Pet Finders
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Pet Finders


Pets are our companions and our friends. They give a great deal to us and ask little in return — just the love of a caring master who will shelter and protect them. Losing a pet can be a traumatic experience; for some it is akin to losing a child. While as a society we certainly do not value our pets as highly as our children, many individuals consider their pets to be treasured family members. Because pets cannot speak, they have no way to communicate in a meaningful manner when they become lost. Furthermore, when pets are lost they may also become disoriented, especially if they are in unfamiliar territory (such as happens when traveling) or are victims of a natural disaster.

You should exercise the same care in supervising a pet as you would in supervising a child. Like young children, pets are both easily distracted and easily attracted to or frightened by other animals, people and moving objects. The sight of a bird may lure your indoor cat out of an open door, while an inattentive owner may be surprised when their dog suddenly bolts toward another dog, a squirrel or a moving vehicle. Animals can also be frightened, sometimes traumatically, by loud noises such as construction noise, loud vehicles and thunder. Dogs and cats can move even more quickly than a child; they can be out of sight within seconds.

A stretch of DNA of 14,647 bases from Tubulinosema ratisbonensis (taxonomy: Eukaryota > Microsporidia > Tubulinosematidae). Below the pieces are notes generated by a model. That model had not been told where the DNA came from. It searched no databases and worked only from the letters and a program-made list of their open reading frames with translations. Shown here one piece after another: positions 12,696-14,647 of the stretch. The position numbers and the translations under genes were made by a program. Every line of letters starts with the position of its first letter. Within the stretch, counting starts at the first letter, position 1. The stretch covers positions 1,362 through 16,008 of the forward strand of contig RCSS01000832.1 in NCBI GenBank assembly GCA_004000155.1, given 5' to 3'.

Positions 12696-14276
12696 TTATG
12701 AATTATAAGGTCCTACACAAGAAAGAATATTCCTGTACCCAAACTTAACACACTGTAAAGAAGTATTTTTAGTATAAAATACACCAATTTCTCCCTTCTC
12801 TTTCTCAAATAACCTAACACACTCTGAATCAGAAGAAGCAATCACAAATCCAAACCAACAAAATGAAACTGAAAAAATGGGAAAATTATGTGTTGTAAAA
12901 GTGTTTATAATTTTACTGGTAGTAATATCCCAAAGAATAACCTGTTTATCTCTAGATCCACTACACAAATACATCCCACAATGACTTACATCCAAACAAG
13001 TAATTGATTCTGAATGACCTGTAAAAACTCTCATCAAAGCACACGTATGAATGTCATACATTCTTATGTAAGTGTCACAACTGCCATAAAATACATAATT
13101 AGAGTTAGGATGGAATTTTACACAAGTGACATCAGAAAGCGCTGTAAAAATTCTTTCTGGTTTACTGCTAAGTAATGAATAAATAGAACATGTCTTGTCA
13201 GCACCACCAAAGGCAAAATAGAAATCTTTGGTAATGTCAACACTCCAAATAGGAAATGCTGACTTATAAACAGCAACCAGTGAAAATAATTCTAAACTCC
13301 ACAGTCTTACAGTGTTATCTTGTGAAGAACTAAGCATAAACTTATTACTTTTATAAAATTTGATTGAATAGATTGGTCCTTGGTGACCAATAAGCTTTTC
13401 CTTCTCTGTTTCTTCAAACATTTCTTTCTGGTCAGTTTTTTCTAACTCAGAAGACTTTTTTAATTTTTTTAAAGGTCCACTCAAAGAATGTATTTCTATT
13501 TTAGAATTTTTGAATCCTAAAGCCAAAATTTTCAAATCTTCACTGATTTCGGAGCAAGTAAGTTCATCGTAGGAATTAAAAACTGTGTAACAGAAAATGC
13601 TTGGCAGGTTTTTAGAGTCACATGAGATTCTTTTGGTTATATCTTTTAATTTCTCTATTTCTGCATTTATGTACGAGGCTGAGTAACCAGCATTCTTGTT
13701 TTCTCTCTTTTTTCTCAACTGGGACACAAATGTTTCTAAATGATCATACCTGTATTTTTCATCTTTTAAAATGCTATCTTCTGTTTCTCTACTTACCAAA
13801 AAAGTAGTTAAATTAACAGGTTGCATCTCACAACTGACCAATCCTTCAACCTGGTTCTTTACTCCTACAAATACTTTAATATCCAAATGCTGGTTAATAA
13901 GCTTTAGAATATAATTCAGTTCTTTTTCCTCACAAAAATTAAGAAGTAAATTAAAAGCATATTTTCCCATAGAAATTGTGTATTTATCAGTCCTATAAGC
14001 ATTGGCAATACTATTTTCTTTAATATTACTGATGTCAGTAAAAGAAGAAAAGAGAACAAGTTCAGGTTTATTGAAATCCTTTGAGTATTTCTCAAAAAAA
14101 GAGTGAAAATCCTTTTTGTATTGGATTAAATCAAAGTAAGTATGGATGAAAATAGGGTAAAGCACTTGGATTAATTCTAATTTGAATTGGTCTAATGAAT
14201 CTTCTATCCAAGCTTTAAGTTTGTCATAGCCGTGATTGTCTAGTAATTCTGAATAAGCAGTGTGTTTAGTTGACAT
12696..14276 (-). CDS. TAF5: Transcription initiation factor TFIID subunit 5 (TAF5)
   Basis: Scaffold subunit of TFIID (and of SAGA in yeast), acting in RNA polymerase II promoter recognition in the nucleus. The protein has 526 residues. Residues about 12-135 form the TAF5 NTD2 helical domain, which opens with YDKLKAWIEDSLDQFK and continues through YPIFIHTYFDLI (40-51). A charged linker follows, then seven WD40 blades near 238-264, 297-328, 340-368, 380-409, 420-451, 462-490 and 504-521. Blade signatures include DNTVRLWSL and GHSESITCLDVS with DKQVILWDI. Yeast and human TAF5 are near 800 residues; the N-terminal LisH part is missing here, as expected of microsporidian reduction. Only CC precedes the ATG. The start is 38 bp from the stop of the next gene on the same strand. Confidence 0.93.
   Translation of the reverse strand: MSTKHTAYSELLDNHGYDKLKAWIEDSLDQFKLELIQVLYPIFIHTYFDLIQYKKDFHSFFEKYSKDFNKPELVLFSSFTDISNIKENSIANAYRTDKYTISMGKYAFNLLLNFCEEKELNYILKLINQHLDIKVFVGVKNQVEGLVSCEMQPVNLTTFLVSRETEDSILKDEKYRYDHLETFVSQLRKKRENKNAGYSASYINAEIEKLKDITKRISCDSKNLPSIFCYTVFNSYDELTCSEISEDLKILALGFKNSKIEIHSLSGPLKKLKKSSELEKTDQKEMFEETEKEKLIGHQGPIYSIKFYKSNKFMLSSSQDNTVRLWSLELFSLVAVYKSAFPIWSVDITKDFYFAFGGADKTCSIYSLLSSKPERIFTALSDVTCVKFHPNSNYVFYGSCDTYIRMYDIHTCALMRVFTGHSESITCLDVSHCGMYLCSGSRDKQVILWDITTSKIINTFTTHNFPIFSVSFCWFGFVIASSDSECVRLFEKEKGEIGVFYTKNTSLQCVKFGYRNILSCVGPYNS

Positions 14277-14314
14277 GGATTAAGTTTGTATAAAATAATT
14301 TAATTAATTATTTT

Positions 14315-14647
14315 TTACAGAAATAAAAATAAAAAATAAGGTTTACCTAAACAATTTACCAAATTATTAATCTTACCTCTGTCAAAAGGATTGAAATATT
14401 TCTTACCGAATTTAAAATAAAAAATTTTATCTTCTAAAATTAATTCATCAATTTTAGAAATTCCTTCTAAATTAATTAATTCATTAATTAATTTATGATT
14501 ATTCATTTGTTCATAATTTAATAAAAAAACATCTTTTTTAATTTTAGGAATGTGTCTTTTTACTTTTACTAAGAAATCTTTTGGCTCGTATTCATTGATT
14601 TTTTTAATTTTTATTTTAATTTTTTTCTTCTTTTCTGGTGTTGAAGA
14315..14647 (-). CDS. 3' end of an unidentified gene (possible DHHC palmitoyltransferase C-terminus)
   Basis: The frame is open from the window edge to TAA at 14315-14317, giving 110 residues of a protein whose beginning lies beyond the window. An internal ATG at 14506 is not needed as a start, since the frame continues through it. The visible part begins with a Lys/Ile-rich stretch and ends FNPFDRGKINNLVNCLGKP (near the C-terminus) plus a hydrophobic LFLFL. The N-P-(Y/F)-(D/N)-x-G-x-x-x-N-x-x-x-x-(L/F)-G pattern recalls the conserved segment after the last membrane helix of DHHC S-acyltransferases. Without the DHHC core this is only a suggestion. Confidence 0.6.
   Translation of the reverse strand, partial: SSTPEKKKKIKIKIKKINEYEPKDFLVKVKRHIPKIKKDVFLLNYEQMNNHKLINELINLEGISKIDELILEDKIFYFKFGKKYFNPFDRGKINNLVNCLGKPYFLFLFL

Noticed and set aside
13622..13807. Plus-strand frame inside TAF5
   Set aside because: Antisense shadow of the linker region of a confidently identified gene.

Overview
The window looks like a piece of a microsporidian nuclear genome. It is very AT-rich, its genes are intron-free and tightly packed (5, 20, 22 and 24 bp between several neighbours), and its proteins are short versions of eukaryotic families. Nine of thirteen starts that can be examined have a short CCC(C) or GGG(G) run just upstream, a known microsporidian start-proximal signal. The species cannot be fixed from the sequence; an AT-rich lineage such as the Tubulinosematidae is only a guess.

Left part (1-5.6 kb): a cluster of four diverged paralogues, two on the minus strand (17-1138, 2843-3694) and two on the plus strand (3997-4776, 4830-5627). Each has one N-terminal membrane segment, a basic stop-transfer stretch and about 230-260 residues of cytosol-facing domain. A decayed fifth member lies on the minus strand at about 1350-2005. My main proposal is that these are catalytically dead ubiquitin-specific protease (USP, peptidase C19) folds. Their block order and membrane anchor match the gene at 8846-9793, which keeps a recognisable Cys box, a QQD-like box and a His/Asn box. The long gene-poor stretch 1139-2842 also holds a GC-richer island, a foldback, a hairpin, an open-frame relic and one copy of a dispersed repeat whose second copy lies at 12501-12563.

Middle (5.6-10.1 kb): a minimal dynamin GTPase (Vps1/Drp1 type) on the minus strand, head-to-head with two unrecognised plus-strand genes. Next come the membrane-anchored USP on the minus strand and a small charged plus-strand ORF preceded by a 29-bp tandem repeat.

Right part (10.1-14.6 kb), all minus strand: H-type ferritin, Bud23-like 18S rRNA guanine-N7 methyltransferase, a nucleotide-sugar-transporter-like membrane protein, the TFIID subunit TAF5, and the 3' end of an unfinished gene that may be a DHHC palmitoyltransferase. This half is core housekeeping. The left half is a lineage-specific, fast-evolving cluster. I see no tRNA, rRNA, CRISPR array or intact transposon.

Insuring that your pet is properly identified can go a long way toward providing for its safe return if it becomes lost. A tagged collar with your pet’s name and your own name and phone number (including area code) may help and should always be used because it lets others know your animal is not a stray, but collars can be rubbed off or removed. There are other ways to identify your pet if it becomes lost, from organizational registry to surgical implantation of an identification chip that can be externally read by equipment now owned by most veterinarians, animal shelters and rescue agencies. If you truly value your pets, you may want to consider one of the options to the right.


Authored by Kenneth L. Anderson.  Original article published 19 August 2003, updated 26 March 2005.


Follow links to the right to learn more about pet finders, pet id tags, pet microchips and what to do to find a lost pet. At the left margin, Related Links address topics of interest pertaining to locating a pet, protecting your pet’s well-being and health, and maximizing your pet’s quality of life. If you desire to become a pet owner, check out Pet Adoption & Rescue. If you already own a pet, you may be especially interested in Pet Care & Pet Health and Pet Products & Supplies. View the Pet Safety SiteMap for a complete list of pet safety topics.


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